Why Seattle’s DBs Rule
PHOENIX — Ask any teacher of football what the best tangible evidence of good coaching is and he’ll tell you it’s when you see everyone in the same position group all play with the exact same mechanics and techniques. By this criteria, the Seahawks secondary is far and away the best-coached unit in the NFL.
General manager John Schneider gets credit, and deservedly so, for finding so many lanky, physical cornerback gems near the bottom of the NFL’s barrel. By now you know the lineup: Richard Sherman, fifth-round pick in 2011; Brandon Browner (now a Patriot), undrafted out of the CFL in 2011; Browner’s replacement, Byron Maxwell, a sixth-rounder in 2011; Tharold Simon, the starter-in-waiting with Maxwell likely to sign for big money elsewhere in free agency, was taken in the fifth round in 2013. The year before Simon there was slot extraordinaire Jeremy Lane in the sixth round. There’s also Marcus Burley, who is smaller than his cohort but was effective when pressed into the slot this season.
And then there are safeties Earl Thomas (first round, 2010) and Kam Chancellor (fifth round, 2010), two of the league’s very best.
All of these are talented players, but Schneider is not hitting home run after home run late in the draft. Instead, he’s finding moldable players who are being coached extremely well.
Meet Kris Richard (pronounced Ri-shard), Seattle’s defensive backs coach. Sports Illustrated’s Doug Farrar wrote a fantastic piece on the 35-year-old assistant earlier this week. The cliff notes: Richard played corner for Pete Carroll’s Trojans and had an unspectacular five-year NFL career before getting into coaching in 2008, when he joined Carroll’s staff at USC. He followed Carroll to Seattle. And after this season he’ll either follow Dan Quinn to Atlanta to become the defensive coordinator there, or he’ll replace Quinn as defensive coordinator in the Emerald City. Either way, Richard is about to become the next “talked about” NFL coordinator.
“With [Coach Richard] you learn to be a technician," says Simon. “He always preaches that football is about angles—to take away angles when you play inside and when you play outside. He’s taught me to read different route combinations and to learn different routes that guys run out of different formations.”
In Seattle, learning technique takes priority over everything else, including the scheme. “If you get the technique down, that’ll make you a much better player," says Burley. If they don’t, they won’t play.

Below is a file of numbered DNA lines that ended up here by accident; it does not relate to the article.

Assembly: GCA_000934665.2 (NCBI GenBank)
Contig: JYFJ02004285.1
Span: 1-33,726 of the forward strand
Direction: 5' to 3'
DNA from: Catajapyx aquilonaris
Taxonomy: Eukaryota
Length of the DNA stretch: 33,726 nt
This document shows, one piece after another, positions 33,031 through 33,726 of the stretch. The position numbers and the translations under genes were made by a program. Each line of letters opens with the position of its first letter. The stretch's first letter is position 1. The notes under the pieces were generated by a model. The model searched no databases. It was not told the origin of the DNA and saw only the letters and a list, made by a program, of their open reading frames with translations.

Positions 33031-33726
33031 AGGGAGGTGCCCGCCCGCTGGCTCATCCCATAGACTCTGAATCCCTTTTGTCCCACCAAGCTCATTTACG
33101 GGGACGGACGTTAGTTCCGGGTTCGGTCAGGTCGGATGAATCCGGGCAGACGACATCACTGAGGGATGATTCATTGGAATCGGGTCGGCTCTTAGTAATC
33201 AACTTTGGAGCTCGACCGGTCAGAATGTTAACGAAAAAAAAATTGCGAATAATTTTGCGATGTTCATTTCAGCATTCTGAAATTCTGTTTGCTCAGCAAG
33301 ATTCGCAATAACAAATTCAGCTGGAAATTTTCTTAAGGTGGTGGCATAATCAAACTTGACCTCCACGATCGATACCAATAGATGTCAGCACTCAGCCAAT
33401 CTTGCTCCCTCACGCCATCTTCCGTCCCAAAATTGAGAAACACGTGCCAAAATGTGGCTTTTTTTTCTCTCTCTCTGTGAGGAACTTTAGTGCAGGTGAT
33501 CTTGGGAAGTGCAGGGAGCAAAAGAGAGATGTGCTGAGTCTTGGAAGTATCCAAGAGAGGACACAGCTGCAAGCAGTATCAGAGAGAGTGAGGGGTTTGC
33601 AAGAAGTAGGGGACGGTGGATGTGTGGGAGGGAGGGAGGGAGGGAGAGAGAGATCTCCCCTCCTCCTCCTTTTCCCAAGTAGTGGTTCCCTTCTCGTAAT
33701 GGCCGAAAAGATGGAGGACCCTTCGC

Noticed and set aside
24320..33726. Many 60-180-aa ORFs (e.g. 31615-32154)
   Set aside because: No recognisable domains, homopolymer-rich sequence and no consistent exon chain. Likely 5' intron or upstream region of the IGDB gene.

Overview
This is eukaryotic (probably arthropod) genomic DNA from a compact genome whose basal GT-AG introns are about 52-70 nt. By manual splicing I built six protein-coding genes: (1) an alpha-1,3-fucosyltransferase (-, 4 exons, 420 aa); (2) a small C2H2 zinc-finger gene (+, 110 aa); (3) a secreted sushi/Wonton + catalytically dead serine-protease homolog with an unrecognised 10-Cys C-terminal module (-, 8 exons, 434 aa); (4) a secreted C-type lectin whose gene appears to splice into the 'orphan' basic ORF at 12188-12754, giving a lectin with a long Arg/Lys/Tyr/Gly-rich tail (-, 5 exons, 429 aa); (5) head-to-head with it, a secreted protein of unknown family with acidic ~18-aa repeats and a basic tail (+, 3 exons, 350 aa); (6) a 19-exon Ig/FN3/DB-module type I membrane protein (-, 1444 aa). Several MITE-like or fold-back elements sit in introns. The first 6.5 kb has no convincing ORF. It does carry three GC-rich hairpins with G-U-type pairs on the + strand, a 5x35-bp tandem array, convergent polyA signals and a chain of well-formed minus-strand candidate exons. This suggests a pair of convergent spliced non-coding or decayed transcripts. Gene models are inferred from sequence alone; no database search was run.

While Carroll is known to take an active interest in the secondary, it’s Richard who is helping the players hone their all-important technique. We think of Seattle defensive backs for their grabby hands and strong upper bodies, but what Richard preaches first and foremost is feet. Players are mum on the specifics of the footwork technique; the only light shed on it comes from Maxwell, who says, “Step-kick is a technique we do. It’s what they teach you at the line of scrimmage. It really slowed the game down for me. That’s how I took off.”
It’s not just the corners reaping the benefits of Richard’s lessons. “Kris taught me a lot,” says Chancellor. “That’s a guy who’s definitely a student of the game.… He puts us in situations where we can capitalize on our strengths.”
“[Richard is] a real product of our system,” says Carroll. “He’s obviously a guy that we raised up in the system and we’re proud of the job that he does. He has gone beyond maybe what normal expectations [are] for such a young career for him. We rely on him heavily. He’s done a fantastic job for us.”
Cover 3 Beater Revisited
Back in Week 3, the Denver Broncos nearly pulled off a remarkable comeback in Seattle on the strength of their downfield bombs designed specifically to exploit the Seahawks’ Cover 3 foundation. The pivotal play was a 42-yard pass to Emmanuel Sanders, which was thrown out of an empty 3 x 2 spread set. This is a formation the Patriots use with semi regularity. And when Tom Brady throws deep by design, it’s often to his left, which is where this play went.
Figuring Seattle must be ready to combat a similar look this Sunday—not so much because throwing deep is New England’s forte (it’s not), but because the NFL, as you’ve heard, is a copycat league—I visited with Byron Maxwell about what he learned on this sequence. He broke it down through hindsight.
Maxwell also talked about needing to trust his safety here. In this play, it was Chancellor back deep. Typically, it’ll be the rangier Thomas, who is much more comfortable in space. (My analysis, not Maxwell’s.) It’s not always easy to trust your safety against a quarterback like Manning—or Brady. They’re shrewd at manipulating that centerfielder with their eyes. It’s critical that Maxwell, who has improved greatly this season, makes the stop against this look.
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